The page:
Timer (sysline)

Timer (sysline)

Post by Peter Miel » Wed, 13 Mar 1991 02:31:24





> :Does anybody know how to write a proper background timer program that
> :displays the current time on the upper-right corner of screen like
> :exists in DOS ?

> How about lower corner?  Use sysline.

Why restrict him to the lower corner, one can also place it in the
upper corner as well (just change the terminal description entry).
--

Dictionary of Old English Project               utgpu!utzoo!utdoe!peter
University of Toronto
 
 
 

Timer (sysline)

Post by andrew.d.h » Fri, 15 Mar 1991 20:52:54


"


"> :Does anybody know how to write a proper background timer program that
"> :displays the current time on the upper-right corner of screen like
"> :exists in DOS ?
">
"> How about lower corner?  Use sysline.
"
"Why restrict him to the lower corner, one can also place it in the
"upper corner as well (just change the terminal description entry).

why cut the screen down when you already have a ststus line?

my first real (!"hello world") program was a clock; it used curses to
go to the status line, read the current time, printed it, then slept
for a settable interval.  after tuning it, i got it down to *1*
cpu-second per 8-hour day, updating every 15 seconds!

--
Andrew Hay              +------------------------------------------------------+
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Timer (sysline)

Post by Chuck Kari » Sat, 16 Mar 1991 04:34:10



(andrew.d.hay) writes:

>(Peter Mielke) writes:



>"> :Does anybody know how to write a proper background timer program that
>"> :displays the current time on the upper-right corner of screen like
>"> :exists in DOS ?
>">
>"> How about lower corner?  Use sysline.
>"
>"Why restrict him to the lower corner, one can also place it in the
>"upper corner as well (just change the terminal description entry).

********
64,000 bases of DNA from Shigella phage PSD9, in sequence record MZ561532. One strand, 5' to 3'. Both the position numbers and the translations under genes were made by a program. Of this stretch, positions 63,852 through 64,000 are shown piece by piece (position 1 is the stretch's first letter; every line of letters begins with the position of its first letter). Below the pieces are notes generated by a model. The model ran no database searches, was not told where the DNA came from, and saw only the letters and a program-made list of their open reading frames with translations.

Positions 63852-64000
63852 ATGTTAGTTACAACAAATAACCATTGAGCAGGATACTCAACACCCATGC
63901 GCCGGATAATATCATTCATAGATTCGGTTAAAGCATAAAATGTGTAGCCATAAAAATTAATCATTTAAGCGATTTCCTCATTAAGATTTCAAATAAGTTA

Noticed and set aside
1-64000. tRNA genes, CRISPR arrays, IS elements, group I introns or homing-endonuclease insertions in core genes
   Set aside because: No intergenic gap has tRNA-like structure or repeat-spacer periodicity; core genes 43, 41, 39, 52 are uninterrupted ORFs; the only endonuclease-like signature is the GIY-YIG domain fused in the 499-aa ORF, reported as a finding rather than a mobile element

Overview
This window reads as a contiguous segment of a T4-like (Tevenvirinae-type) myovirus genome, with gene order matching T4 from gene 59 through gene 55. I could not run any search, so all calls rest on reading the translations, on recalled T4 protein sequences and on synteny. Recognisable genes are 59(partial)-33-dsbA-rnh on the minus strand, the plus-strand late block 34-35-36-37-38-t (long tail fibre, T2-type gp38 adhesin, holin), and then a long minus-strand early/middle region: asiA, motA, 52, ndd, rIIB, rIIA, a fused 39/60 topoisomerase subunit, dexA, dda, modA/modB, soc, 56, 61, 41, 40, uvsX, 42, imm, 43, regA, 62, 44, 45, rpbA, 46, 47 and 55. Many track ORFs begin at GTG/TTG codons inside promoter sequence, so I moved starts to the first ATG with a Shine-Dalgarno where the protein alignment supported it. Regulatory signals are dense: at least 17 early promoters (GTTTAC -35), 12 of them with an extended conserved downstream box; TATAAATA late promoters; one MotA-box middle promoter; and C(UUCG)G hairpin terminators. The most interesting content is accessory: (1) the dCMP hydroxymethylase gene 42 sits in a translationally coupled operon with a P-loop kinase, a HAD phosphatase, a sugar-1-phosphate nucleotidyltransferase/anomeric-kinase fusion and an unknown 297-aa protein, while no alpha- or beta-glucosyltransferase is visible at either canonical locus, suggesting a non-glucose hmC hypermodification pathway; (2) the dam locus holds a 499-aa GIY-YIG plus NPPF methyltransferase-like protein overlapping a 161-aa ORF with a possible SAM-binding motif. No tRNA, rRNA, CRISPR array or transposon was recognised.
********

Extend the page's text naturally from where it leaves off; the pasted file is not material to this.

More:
In general, this doesn't work.  Unless sysline is using hardware status
line capabilities, the data it prints out scrolls with the rest of the
text on the screen.  Users of terminals without status line capability
would have to use an emulator program (perhaps based on curses) to
manage all screen output.

Quote:>why cut the screen down when you already have a ststus line?

sysline is designed to use the status line.

Quote:>my first real (!"hello world") program was a clock; it used curses to
>go to the status line, read the current time, printed it, then slept
>for a settable interval.  after tuning it, i got it down to *1*
>cpu-second per 8-hour day, updating every 15 seconds!

Congratulations.  You re-invented a small part of the sysline
program.


        Mindcraft, Inc.         (415) 323-9000

 
 
 

Timer (sysline)

Post by Dan Bernste » Tue, 19 Mar 1991 21:22:14



> Unless sysline is using hardware status
> line capabilities, the data it prints out scrolls with the rest of the
> text on the screen.  Users of terminals without status line capability
> would have to use an emulator program (perhaps based on curses) to
> manage all screen output.

But VT-compatible terminals (perhaps the majority of terminals in use)
can just change their scrolling region with ^[[1;24r (for example).

Quote:> >my first real (!"hello world") program was a clock; it used curses to
> >go to the status line, read the current time, printed it, then slept
> >for a settable interval.  after tuning it, i got it down to *1*
> >cpu-second per 8-hour day, updating every 15 seconds!
> Congratulations.  You re-invented a small part of the sysline
> program.

Nothing wrong with that. Many vendors ship (or, at least, used to ship)
versions of sysline that would completely misinterpret termcap delay
sequences, and sysline isn't particularly fast or careful about output
flushing or extensible or configurable, but even if it were perfect
there wouldn't be anything wrong with people cloning it to learn about
UNIX.

---Dan